2012 – Clunes (Victoria) E.coli
23rd November 2012 (4 Days) Clunes Customer Tap E. coli – 1 org/100mL Clunes Reticulation
Thermotolerant coliforms are a sub-group of coliforms that are able to grow at 44.5 ± 0.2°C. E. coli is the most common thermotolerant coliform present in faeces and is regarded as the most specific indicator of recent faecal contamination because generally it is not capable of growth in the environment. In contrast, some other thermotolerant coliforms (including strains of Klebsiella, Citrobacter and Enterobacter) are able to grow in the environment and their presence is not necessarily related to faecal contamination. While tests for thermotolerant coliforms can be simpler than for E. coli, E. coli is considered a superior indicator for detecting faecal contamination…” ADWG
Clunes (Victoria) – Bromate
2009/10: Clunes (Victoria) – Bromate 0.02mg/L.
In 2010/11 the highest Bromate level in Victoria was detected at Clunes – Central Highlands Water 0.03mg/L.
4 August 2011 (41 days) Clunes Customer Tap Bromate – 0.03 mg/L Clunes Reticulation
2013/14 Clunes Customer Tap Bromate – 0.02 mg/L
Bromate: Regulatory Standard = 0.02mg/L (Also see section of desalination). A suspected carcinogen. Bromate is formed when ozone used to disinfect drinking water reacts with naturally occurring bromide found in source water. Bromate formation in disinfected drinking water is influenced by factors such as bromide ion concentration, pH of the source water, the amount of ozone and the reaction time used to disinfect the water.
Clunes (Victoria) – Trihalomethanes
2015/16: Clunes Trihalomethanes 240ug/L
2019/20: Clunes Trihalomethanes 240ug/L (max) 149ug/L (av.)
Trihalomethanes Australian Guideline Level 250μg/L
Why and how are THMs formed?
“When chlorine is added to water with organic material, such as algae, river weeds, and decaying leaves, THMs are formed. Residual chlorine molecules react with this harmless organic material to form a group of chlorinated chemical compounds, THMs. They are tasteless and odourless, but harmful and potentially toxic. The quantity of by-products formed is determined by several factors, such as the amount and type of organic material present in water, temperature, pH, chlorine dosage, contact time available for chlorine, and bromide concentration in the water. The organic matter in water mainly consists of a) humic substance, which is the organic portion of soil that remains after prolonged microbial decomposition formed by the decay of leaves, wood, and other vegetable matter; and b) fulvic acid, which is a water soluble substance of low molecular weight that is derived from humus”. US EPA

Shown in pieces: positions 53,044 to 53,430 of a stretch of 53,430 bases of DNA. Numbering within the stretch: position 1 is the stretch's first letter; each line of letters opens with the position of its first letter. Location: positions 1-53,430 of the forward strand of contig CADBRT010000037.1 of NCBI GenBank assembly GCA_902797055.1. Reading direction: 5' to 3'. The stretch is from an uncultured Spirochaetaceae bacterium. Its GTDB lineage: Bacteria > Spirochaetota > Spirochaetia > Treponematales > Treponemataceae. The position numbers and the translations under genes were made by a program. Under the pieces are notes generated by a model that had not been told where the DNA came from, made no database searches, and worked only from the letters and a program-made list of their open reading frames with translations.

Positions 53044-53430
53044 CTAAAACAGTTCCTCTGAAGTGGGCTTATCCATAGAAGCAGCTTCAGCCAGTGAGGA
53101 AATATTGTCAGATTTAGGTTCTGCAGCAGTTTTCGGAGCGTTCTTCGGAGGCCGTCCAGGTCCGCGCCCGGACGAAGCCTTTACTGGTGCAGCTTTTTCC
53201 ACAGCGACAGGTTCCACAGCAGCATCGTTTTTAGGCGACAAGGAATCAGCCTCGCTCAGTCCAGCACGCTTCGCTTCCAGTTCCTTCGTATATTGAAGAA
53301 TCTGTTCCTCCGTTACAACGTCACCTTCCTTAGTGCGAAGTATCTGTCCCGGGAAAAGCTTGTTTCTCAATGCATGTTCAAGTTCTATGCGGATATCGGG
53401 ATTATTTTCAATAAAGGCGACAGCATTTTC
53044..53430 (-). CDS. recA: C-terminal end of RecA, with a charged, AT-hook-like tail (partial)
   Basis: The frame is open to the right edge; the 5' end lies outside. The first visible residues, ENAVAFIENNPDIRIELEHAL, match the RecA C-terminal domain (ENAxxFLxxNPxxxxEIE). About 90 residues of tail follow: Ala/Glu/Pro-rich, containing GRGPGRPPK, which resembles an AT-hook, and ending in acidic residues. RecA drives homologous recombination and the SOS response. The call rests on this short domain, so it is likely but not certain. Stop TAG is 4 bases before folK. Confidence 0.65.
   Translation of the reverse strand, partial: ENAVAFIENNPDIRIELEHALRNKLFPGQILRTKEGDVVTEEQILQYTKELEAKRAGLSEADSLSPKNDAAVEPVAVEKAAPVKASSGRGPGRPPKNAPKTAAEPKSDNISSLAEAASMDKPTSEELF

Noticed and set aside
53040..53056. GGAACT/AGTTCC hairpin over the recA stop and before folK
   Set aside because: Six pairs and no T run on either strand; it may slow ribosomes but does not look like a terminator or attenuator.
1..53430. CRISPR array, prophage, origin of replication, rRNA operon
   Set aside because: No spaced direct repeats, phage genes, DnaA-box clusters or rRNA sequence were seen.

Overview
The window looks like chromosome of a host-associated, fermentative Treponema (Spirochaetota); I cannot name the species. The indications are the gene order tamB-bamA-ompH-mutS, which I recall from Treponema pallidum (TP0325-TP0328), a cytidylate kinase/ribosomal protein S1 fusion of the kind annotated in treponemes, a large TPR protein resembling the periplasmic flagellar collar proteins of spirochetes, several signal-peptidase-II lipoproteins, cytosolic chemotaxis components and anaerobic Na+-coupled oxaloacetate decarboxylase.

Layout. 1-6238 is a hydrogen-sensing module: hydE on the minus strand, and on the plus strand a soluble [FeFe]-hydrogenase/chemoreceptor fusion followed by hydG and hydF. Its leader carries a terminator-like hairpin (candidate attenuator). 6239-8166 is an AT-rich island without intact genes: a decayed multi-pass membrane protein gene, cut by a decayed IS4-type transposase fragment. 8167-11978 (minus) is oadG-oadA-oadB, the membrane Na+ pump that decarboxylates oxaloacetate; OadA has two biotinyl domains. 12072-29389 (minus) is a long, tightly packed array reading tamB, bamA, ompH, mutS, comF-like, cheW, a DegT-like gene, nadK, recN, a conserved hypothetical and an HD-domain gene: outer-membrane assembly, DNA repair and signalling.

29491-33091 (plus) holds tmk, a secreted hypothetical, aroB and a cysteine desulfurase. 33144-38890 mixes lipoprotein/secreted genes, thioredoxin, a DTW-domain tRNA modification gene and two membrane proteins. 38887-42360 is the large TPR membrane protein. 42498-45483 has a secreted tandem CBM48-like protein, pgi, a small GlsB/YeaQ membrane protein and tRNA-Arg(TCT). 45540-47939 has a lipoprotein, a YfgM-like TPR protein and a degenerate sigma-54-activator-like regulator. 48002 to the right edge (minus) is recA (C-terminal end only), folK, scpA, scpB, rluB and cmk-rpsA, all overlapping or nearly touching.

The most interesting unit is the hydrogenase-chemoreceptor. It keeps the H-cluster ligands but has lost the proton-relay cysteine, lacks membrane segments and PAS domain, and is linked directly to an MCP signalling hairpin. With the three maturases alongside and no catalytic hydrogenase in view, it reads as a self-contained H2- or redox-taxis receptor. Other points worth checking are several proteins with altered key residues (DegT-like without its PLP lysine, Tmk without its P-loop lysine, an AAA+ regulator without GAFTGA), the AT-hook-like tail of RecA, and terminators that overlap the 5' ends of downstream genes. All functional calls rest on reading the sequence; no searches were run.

Clunes – Victoria – Iron
2009/10: Clunes (Victoria) – Iron 0.46mg/L (Highest level only)
Based on aesthetic considerations (precipitation of iron from solution and taste),
the concentration of iron in drinking water should not exceed 0.3 mg/L.
No health-based guideline value has been set for iron.
Iron has a taste threshold of about 0.3 mg/L in water, and becomes objectionable above 3 mg/L. High iron concentrations give water an undesirable rust-brown appearance and can cause staining of laundry and plumbing fittings, fouling of ion-exchange softeners, and blockages in irrigation systems. Growths of iron bacteria, which concentrate iron, may cause taste and odour problems and lead to pipe restrictions, blockages and corrosion. ADWG 2011